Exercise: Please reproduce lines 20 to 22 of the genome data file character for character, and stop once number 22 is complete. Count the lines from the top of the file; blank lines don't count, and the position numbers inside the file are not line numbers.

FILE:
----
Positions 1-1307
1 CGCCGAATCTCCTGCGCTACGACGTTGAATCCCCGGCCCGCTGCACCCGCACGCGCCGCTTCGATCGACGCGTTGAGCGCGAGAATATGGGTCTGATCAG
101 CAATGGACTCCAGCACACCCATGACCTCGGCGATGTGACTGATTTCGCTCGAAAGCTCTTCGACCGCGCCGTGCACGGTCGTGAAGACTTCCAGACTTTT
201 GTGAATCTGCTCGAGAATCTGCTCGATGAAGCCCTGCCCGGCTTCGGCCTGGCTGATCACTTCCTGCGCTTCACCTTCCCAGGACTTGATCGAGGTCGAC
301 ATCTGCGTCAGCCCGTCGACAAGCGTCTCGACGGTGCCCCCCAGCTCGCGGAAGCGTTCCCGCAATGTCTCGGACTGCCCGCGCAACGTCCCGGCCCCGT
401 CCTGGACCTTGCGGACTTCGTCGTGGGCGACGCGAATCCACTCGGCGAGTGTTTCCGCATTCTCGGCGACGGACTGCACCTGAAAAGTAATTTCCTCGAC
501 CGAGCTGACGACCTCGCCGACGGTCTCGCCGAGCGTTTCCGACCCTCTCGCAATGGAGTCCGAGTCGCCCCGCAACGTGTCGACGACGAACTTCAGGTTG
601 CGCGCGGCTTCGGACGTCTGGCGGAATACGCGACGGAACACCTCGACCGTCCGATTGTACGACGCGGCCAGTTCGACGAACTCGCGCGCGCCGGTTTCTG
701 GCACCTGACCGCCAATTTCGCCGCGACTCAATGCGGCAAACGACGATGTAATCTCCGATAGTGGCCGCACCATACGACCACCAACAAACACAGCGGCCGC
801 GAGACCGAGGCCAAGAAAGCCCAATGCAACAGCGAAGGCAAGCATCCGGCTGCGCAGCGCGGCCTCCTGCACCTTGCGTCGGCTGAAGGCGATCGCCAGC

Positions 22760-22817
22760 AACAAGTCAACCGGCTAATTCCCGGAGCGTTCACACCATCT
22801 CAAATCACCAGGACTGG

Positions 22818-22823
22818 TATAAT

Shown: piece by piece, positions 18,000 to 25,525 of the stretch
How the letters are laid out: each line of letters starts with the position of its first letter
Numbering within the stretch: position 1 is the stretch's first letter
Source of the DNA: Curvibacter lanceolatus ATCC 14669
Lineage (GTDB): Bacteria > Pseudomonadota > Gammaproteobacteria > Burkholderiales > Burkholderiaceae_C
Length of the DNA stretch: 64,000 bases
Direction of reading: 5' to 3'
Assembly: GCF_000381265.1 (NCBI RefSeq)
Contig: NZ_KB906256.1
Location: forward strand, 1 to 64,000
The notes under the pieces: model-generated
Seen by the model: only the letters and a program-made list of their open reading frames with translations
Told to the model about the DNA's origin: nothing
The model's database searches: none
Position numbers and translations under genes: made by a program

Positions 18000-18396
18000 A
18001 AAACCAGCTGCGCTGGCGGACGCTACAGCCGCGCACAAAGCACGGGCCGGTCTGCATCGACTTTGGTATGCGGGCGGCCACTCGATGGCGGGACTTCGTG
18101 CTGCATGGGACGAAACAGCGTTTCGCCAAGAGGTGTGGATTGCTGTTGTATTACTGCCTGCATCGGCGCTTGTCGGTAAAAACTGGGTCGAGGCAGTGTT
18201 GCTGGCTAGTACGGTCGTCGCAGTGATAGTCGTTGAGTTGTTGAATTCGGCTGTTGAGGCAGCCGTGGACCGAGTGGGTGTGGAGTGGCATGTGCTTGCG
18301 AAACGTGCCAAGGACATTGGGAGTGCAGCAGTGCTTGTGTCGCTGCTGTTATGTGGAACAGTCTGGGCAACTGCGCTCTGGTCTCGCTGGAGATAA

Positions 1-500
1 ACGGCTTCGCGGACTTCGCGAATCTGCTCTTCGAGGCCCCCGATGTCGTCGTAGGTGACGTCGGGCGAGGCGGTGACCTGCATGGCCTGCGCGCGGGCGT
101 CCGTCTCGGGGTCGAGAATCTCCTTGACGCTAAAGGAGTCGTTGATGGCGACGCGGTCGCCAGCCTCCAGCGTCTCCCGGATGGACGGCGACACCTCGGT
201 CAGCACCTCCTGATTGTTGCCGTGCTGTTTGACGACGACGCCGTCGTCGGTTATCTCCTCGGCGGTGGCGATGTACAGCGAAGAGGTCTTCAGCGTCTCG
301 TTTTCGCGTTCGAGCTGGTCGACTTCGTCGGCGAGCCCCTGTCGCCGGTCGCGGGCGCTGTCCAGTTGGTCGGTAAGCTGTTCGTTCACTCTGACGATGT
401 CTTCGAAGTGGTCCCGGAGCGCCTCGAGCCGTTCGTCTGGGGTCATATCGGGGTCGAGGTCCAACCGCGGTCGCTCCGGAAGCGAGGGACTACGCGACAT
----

Lineage (GTDB): Bacteria > Pseudomonadota > Gammaproteobacteria > Burkholderiales > Burkholderiaceae_C
Length of the DNA stretch: 64,000 bases
Direction of reading: 5' to 3'